Systematic Problems Give Rise to Asian American Hate Crimes

Allie Sigl, Design Editor

China virus.

Kung Flu.

Go back to your country.

As a first-generation Asian American, I am exhausted.

Exhausted as a citizen of the United States that our country has not and will not properly address hate crimes and blatant racism for what it is. 

Exhausted that the media continues to underscore the actions of racism without addressing the problems with the system. 

I am exhausted.

Prejudice towards Asian Americans first started in the 1800s when the United States temporarily banned Chinese immigrants.

Despite being honored as a “melting pot,” the name is nothing but a facade for the United States’ struggle to remedy prejudice towards minorities while failing to address white supremacy.

People are eager to indulge in Asian culture. They copy the styles, watch the television shows, and indulge in the food, but no sooner will they turn around to blurt out racial stereotypes or actions.

Asians are either a model minority or a foreign alien. There is no in-between, and it seems the National Press can not figure out which seems most appropriate either.

On March 17th, 2021, a man went rampage in three spas, murdering eight women, six of Asian American descent. Although not yet labeled by the press as a hate crime, the act was one of many targeted towards Asian Americans during these past few weeks. 

A month prior, a Chinese man walking home near Manhattan’s Chinatown was suddenly stabbed by a stranger who ran up behind him at night. For many, the stabbing was a horrifying reminder of the racial target on the backs of Asians during the pandemic. Prosecutors once more determined they lacked evidence to prove a racist motive, labeling the charge with attempted murder, but not as a hate crime.

The announcement outraged Asian American leaders in New York City, who demanded the stabbing be recognized and called for what it was.

Many account for the initial rise in race-motivated attacks on former President Donald Trump’s usage of terms such as “the Chinese virus” almost a year ago. Since then, there have been over 3,800 reports of hate incidents, according to Stop AAPI Hate, a group that tracks anti-Asian violence. 

Chris Kwok, a board member for the Asian American Bar Association of New York, revealed his concerns with the growth in xenophobia during Trump’s presidency.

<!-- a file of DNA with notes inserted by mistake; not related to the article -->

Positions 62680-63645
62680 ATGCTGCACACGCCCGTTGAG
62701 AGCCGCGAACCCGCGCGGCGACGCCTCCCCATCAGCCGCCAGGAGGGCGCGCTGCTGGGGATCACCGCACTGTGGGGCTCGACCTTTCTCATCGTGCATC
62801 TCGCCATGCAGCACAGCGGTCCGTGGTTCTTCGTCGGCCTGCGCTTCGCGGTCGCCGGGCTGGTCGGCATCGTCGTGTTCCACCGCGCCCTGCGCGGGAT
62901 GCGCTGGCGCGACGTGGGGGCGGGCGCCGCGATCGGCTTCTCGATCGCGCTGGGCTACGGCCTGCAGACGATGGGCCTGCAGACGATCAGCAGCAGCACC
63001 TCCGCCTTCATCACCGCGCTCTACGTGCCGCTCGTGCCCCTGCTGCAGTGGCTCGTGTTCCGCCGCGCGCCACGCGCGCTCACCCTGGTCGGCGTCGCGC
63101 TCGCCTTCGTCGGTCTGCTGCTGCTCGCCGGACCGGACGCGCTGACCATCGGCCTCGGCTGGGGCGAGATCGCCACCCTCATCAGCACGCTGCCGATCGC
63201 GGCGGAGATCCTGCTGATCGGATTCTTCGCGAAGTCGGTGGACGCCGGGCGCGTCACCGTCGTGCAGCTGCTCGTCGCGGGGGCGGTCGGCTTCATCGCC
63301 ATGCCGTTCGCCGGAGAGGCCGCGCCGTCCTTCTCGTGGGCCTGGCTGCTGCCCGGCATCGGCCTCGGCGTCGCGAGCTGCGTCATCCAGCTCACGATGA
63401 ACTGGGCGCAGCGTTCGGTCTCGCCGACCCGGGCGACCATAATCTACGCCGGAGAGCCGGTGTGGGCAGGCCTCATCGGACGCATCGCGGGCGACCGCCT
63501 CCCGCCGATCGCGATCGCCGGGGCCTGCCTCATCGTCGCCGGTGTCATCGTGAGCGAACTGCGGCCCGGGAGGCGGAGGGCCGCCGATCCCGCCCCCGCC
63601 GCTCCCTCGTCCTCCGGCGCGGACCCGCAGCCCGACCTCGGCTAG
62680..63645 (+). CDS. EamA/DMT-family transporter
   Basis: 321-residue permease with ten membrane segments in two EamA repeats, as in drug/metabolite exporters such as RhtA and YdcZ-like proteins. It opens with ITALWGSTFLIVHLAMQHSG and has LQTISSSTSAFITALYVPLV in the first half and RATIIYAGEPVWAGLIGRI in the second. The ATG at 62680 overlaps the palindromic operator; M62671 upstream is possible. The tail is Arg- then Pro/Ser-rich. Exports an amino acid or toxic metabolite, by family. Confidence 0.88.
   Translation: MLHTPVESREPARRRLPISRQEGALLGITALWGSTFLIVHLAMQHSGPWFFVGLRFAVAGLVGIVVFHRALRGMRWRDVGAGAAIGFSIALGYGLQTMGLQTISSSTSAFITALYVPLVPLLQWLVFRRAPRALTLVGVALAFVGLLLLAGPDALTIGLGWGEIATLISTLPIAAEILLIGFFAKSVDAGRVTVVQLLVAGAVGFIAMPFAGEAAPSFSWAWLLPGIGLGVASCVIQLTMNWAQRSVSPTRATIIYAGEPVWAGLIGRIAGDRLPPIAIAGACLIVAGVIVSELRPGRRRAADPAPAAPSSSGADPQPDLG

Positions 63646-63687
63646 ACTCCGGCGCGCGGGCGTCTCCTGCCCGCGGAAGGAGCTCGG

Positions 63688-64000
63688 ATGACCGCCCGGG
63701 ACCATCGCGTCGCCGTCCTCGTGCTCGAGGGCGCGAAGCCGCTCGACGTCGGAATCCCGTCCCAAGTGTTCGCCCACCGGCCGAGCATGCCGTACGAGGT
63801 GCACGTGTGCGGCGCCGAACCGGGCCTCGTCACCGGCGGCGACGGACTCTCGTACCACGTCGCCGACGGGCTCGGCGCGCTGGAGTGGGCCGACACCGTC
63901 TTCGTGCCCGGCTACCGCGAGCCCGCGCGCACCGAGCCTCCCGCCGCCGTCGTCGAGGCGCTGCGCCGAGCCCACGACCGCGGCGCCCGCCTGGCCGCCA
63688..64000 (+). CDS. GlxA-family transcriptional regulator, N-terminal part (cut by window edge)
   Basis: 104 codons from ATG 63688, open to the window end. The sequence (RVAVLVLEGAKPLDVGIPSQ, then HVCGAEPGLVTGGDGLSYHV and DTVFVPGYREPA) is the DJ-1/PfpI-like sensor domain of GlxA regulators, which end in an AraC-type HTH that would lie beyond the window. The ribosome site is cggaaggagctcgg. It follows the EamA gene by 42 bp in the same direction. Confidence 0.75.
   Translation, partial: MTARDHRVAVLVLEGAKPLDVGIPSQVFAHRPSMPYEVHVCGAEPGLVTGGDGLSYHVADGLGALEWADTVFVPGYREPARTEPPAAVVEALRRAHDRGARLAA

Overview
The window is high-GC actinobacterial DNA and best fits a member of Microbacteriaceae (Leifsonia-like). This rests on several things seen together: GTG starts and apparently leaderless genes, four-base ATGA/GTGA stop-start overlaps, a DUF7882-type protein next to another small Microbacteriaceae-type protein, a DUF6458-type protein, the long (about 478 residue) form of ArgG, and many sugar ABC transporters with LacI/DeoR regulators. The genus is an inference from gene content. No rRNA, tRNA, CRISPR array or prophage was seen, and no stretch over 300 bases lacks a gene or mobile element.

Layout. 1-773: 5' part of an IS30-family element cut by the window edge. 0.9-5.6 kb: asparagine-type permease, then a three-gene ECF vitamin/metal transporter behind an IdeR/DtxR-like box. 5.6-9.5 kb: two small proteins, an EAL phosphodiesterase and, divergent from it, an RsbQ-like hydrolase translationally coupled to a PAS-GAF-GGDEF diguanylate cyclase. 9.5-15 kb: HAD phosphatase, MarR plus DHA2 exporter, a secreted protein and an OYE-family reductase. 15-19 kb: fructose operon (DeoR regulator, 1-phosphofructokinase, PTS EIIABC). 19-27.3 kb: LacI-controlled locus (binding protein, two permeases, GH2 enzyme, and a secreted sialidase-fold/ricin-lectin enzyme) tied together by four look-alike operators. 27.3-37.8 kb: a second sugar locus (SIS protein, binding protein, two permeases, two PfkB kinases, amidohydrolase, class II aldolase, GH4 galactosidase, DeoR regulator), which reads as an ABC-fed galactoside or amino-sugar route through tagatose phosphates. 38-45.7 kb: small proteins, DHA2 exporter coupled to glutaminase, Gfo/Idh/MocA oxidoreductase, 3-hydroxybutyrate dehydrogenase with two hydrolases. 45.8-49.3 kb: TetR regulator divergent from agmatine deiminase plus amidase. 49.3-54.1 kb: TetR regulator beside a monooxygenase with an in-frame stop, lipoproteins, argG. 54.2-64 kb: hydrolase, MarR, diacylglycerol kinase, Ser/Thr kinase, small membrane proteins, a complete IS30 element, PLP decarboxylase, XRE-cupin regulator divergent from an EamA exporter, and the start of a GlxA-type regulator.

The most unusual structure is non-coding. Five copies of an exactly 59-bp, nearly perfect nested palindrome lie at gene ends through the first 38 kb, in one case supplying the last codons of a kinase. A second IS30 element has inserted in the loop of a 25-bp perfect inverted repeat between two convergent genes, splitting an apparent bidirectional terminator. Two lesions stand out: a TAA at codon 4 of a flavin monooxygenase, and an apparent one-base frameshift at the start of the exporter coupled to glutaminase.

I think the political leadership under Trump really put a target on the backs of people perceived to be Chinese. It’s sinophobia

— Chris Kwok

Former President Barack Obama took to Twitter to call last week’s shooting a “tragic reminder that we have far more work to do to put in place common-sense gun safety laws and root out the pervasive patterns of hatred and violence in our society.” 

While gun safety is important, the media underscores an alarming rise in anti-Asian violence and, more importantly, problems within the system that fostered racism and xenophobic tendencies. 

The media’s usage of language such as the “China Virus” only reinforces racism and fuels hate crimes in vulnerable communities. It has been over a hundred years in the future since Asians were first discriminated against, yet nothing has ultimately changed. 

The lack of media coverage on prejudice and violence only prevents awareness and encourages attacks against minority groups.

I do not want to see another Asian American, immigrant, or person of color become another name on the news or belittled into an insignificant statistic. As the next generation, I wish to enter an era where a shooting or hate crime is no longer thought of as a “normalcy.”

Moving forward, we must learn to denormalize xenophobia and racist actions. More importantly, we must unlearn the mindset of the model minority myth, which creates the fallacy that Asians are immune to discrimination. 

Holding others accountable for their actions is only the first step into combating and reversing the mindsets towards not only Asians but racism towards minorities altogether. 

The focus on Asian Americans is not to disregard other communities’ importance and experiences but to shine a light on awareness. As said by Zenerations, a youth-funded activist organization, “Comparing the struggles of POC [person of color] benefits no one but the oppressive system.” 

Spread awareness, but most importantly, stand together to combat rooted racial tendencies and behaviors. Change, no matter how small, has finally begun to occur in society, and we cannot let it end with us.

Click here for resources on how to actively support Asian American communities.